While reading Picturing Empire I kept thinking of the transition to “photographing race” to filming it. In early American film black face was used to create blackness. It seems like the animation of the photograph allowed the illusion of race to continue even as the truth of anthropological photography was replaced with a less arguable fiction. Although people believed that “photography could ‘rigidly preserve’ the pathology of the human body ensured that photography was taken up by those interested in the classification and identification of different physical and mental conditions”, what were the assumed intentions of film makers? (148) Birth of a Nation instantly came to mind. A silent film made in 1915 that depicted the South during the reconstruction. With African American’s running around raping young white women and committing other crimes against society. The Ku Klux Klan is shown as an admirable army coming to the rescue. After the film premiered there were riots and white mobs harassing black people all over the country- these riots resulted in a few deaths but the strength this film lent to the Klan resulted in countless more. It also promoted the Ku Klux Klan and was used by the group as a recruiting tool until the 70s. But the “black” actors in the film are white men in black face. A falsity becomes doctrine with the application of trust by an audience. I guess I’m just amazed that there was less questioning of the film media as compared to the photograph.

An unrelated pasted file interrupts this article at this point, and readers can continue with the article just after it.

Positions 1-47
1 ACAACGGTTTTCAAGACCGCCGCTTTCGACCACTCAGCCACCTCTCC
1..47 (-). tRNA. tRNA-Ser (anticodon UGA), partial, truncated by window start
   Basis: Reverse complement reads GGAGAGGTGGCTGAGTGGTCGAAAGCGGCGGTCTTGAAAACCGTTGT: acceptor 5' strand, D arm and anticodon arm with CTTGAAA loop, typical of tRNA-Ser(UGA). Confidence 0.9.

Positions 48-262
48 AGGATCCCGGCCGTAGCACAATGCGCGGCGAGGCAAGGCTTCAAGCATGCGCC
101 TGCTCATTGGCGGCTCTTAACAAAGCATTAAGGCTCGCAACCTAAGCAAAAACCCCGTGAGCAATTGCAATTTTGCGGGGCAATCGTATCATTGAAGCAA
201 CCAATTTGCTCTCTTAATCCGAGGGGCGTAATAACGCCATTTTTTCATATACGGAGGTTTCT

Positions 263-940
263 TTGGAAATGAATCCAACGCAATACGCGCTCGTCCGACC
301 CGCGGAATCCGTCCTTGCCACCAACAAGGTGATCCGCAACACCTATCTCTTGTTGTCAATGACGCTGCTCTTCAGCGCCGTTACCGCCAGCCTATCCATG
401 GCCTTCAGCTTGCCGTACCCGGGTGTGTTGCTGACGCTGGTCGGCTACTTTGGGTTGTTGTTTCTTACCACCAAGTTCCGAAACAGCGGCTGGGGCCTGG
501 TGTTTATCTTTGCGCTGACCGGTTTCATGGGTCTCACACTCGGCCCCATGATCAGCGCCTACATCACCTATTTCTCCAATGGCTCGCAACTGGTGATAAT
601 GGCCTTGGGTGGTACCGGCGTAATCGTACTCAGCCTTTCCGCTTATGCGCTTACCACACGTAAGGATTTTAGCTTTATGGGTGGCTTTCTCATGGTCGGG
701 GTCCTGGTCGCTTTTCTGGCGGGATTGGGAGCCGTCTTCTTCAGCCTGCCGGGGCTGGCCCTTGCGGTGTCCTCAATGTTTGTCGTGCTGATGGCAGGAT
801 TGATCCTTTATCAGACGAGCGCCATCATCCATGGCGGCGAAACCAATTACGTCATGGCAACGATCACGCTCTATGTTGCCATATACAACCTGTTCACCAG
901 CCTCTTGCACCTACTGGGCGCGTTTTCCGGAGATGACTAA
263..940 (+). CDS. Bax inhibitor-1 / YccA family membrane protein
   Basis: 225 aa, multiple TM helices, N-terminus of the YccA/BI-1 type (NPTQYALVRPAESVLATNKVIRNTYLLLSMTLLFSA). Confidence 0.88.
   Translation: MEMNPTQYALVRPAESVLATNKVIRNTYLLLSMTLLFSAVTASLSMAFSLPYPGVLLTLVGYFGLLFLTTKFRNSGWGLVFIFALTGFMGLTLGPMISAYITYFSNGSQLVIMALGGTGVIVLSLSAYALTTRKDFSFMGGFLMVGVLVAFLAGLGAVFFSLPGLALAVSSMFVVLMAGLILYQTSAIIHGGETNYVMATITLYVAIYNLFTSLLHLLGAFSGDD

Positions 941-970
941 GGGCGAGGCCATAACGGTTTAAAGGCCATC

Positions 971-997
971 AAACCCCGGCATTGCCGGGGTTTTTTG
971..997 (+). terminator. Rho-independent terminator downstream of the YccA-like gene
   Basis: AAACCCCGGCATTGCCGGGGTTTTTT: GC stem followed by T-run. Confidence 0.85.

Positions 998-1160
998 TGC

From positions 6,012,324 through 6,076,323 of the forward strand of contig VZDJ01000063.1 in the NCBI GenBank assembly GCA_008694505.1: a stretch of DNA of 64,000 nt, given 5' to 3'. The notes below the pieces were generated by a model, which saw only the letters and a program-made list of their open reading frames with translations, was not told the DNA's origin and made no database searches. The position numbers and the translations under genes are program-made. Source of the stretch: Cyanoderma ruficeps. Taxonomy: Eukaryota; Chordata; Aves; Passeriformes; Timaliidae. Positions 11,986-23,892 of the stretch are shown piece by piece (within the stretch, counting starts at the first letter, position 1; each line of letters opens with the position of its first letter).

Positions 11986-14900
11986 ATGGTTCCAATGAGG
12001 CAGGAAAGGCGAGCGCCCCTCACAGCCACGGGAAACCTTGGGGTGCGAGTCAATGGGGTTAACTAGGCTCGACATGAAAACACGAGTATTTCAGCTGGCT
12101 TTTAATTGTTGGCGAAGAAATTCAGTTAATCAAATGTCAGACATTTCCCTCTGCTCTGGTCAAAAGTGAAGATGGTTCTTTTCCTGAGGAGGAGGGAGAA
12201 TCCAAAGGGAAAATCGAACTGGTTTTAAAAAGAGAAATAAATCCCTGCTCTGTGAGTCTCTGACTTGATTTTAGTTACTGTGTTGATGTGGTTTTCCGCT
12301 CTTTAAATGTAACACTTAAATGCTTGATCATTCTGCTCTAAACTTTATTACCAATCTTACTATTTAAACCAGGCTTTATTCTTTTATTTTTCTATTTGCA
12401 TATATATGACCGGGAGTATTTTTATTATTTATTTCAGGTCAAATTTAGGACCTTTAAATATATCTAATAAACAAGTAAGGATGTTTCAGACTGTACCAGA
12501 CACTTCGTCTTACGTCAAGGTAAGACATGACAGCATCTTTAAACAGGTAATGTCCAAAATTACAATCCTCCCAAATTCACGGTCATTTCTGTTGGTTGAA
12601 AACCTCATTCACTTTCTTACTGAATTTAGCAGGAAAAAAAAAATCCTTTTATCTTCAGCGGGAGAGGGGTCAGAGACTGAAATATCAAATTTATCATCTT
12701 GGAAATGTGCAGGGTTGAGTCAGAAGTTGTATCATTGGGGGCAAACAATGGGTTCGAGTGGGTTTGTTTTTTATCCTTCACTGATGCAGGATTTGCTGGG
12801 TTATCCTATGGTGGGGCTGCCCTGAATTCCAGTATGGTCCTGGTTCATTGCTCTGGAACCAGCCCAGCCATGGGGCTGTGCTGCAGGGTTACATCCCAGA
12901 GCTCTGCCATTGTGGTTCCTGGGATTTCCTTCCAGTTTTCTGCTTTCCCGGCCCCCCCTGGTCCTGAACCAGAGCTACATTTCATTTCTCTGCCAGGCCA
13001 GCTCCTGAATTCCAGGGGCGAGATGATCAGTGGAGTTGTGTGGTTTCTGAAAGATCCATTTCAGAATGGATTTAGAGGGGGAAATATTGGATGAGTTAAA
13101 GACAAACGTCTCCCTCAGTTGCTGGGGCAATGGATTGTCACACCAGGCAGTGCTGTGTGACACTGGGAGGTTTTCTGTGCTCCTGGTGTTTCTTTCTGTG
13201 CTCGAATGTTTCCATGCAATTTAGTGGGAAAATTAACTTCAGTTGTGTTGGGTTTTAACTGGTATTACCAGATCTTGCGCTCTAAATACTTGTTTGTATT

I also found these two photographs and thought they were interesting of white families photographed with their black slaves as a visual counterpoint to the photograph image 58 on page 155